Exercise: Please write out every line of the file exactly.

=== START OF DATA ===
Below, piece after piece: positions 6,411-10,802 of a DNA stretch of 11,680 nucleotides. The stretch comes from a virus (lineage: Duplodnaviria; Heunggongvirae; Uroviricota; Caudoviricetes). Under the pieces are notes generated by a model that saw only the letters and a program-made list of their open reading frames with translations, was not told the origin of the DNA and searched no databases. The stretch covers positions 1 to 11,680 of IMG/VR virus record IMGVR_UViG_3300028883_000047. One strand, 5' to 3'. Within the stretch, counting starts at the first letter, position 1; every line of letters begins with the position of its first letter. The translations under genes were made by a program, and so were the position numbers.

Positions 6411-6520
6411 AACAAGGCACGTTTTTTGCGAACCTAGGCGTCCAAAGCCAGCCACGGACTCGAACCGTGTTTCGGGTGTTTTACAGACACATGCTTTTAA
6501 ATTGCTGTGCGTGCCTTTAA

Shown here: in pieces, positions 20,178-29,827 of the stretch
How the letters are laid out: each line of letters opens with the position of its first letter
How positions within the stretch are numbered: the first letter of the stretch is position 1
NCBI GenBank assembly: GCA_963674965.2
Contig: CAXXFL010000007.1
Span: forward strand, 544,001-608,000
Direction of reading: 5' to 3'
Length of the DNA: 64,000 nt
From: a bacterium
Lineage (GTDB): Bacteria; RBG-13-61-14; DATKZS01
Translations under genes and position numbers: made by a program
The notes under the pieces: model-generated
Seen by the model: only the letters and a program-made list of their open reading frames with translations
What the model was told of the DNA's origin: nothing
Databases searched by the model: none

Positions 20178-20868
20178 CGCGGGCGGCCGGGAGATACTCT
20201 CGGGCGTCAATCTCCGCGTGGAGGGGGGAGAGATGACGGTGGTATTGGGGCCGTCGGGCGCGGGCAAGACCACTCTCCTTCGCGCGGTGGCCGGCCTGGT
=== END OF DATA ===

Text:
Below, piece after piece: positions 6,411-10,802 of a DNA stretch of 11,680 nucleotides. The stretch comes from a virus (lineage: Duplodnaviria; Heunggongvirae; Uroviricota; Caudoviricetes). Under the pieces are notes generated by a model that saw only the letters and a program-made list of their open reading frames with translations, was not told the origin of the DNA and searched no databases. The stretch covers positions 1 to 11,680 of IMG/VR virus record IMGVR_UViG_3300028883_000047. One strand, 5' to 3'. Within the stretch, counting starts at the first letter, position 1; every line of letters begins with the position of its first letter. The translations under genes were made by a program, and so were the position numbers.

Positions 6411-6520
6411 AACAAGGCACGTTTTTTGCGAACCTAGGCGTCCAAAGCCAGCCACGGACTCGAACCGTGTTTCGGGTGTTTTACAGACACATGCTTTTAA
6501 ATTGCTGTGCGTGCCTTTAA

Shown here: in pieces, positions 20,178-29,827 of the stretch
How the letters are laid out: each line of letters opens with the position of its first letter
How positions within the stretch are numbered: the first letter of the stretch is position 1
NCBI GenBank assembly: GCA_963674965.2
Contig: CAXXFL010000007.1
Span: forward strand, 544,001-608,000
Direction of reading: 5' to 3'
Length of the DNA: 64,000 nt
From: a bacterium
Lineage (GTDB): Bacteria; RBG-13-61-14; DATKZS01
Translations under genes and position numbers: made by a program
The notes under the pieces: model-generated
Seen by the model: only the letters and a program-made list of their open reading frames with translations
What the model was told of the DNA's origin: nothing
Databases searched by the model: none

Positions 20178-20868
20178 CGCGGGCGGCCGGGAGATACTCT
20201 CGGGCGTCAATCTCCGCGTGGAGGGGGGAGAGATGACGGTGGTATTGGGGCCGTCGGGCGCGGGCAAGACCACTCTCCTTCGCGCGGTGGCCGGCCTGGT